Working to make a difference
Powered by her own personal struggles, Ireton is tackling one of the nation’s most pressing public problems—student debt. At $1.2 trillion, it has climbed past credit card debt and auto loans to become the largest category of non-housing-related consumer debt in the United States. More than one million students—nearly seven in 10 seniors graduating from public and private schools—are now leaving campus in debt.
Ireton said many students have little understanding of what they have borrowed or how it will affect their lives going forward. “The public problem I really want to solve is that college-aged students are financially illiterate when it comes to their student loans and they don’t realize it until they graduate,“ she said.
To tackle the issue, Ireton developed a financial literacy curriculum that zeroes in on student loans and the potentially life-altering obligation young people amass. With support from College of Arts & Sciences faculty and deans, she is teaching that material to her peers through modules within first-year student seminars.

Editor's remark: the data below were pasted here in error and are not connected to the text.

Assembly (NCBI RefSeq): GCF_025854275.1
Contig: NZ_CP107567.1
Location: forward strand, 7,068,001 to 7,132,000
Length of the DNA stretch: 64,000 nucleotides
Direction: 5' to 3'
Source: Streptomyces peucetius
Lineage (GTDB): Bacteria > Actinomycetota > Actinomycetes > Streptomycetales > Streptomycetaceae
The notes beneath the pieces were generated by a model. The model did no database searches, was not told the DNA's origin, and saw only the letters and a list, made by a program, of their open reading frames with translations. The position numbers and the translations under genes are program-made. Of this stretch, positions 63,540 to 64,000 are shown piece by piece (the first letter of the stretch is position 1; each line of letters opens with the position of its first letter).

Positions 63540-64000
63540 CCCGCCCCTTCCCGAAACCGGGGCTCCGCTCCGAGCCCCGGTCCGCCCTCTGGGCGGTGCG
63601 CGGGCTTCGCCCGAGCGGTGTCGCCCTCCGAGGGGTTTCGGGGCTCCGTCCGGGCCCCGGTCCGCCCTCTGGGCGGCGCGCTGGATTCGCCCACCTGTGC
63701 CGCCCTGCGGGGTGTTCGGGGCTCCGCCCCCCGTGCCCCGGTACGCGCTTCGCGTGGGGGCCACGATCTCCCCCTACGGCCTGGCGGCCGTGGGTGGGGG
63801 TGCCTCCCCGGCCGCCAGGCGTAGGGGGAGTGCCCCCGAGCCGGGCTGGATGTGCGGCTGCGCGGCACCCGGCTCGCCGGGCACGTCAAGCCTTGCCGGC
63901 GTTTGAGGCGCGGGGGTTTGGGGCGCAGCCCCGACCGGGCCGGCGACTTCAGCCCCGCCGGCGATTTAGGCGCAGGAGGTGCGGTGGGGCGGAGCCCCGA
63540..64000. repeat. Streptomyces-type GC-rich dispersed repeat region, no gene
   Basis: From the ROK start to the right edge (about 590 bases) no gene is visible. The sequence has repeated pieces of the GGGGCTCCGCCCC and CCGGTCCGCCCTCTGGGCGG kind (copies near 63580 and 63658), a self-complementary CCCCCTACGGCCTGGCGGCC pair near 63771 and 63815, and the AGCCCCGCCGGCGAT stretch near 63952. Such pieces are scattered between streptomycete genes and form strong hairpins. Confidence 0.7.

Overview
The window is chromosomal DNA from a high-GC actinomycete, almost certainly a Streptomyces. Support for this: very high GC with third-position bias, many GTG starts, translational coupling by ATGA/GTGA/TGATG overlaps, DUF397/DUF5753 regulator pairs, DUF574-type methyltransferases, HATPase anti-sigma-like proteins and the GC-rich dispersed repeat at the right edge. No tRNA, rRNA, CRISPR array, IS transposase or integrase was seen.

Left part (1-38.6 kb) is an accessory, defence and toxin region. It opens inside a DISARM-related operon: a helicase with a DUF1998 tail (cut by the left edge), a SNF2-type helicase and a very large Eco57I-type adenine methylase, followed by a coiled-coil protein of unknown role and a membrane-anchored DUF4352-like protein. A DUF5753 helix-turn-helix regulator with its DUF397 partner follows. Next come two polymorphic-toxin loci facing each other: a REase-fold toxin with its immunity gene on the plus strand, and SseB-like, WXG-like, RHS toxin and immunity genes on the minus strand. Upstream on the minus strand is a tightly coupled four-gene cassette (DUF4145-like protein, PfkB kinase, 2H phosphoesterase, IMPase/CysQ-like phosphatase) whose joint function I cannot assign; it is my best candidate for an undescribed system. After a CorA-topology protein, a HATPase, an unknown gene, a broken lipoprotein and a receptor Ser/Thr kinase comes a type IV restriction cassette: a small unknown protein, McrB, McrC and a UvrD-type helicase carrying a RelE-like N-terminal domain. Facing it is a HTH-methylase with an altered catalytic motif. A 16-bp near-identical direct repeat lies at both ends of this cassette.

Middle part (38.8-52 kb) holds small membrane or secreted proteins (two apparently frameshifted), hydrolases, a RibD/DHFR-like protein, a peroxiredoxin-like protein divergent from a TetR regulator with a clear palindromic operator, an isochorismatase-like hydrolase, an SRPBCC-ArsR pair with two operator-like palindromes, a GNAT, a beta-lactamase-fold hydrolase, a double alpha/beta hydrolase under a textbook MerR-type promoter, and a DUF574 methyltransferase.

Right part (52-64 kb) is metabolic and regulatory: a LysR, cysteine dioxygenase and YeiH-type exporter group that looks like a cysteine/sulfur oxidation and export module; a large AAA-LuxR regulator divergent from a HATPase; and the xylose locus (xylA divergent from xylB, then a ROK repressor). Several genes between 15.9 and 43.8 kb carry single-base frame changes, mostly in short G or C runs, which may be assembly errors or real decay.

“My program gives them the opportunity to be informed. Basically, I teach them standard financial literacies,” said Ireton. “They need to understand what they’re doing before they take out their loans so they know what it means to have an interest rate on a loan and a loan fee, and to be aware of their repayment options after graduation. Many students don’t find out about things like income-based repayment until they’ve defaulted.”
Ireton, who is a dual government and philosophy major, credits Suffolk for stepping up to the plate with scholarship funding, which along with some student loans, made college possible for her.
“The scholarships that I received from Suffolk University changed my trajectory,” she said. “Now that I’m approaching graduation in May, I’m considering PhD programs and I even have multiple job offers. If it weren’t for my scholarship, I probably wouldn’t reach the point where I am today.”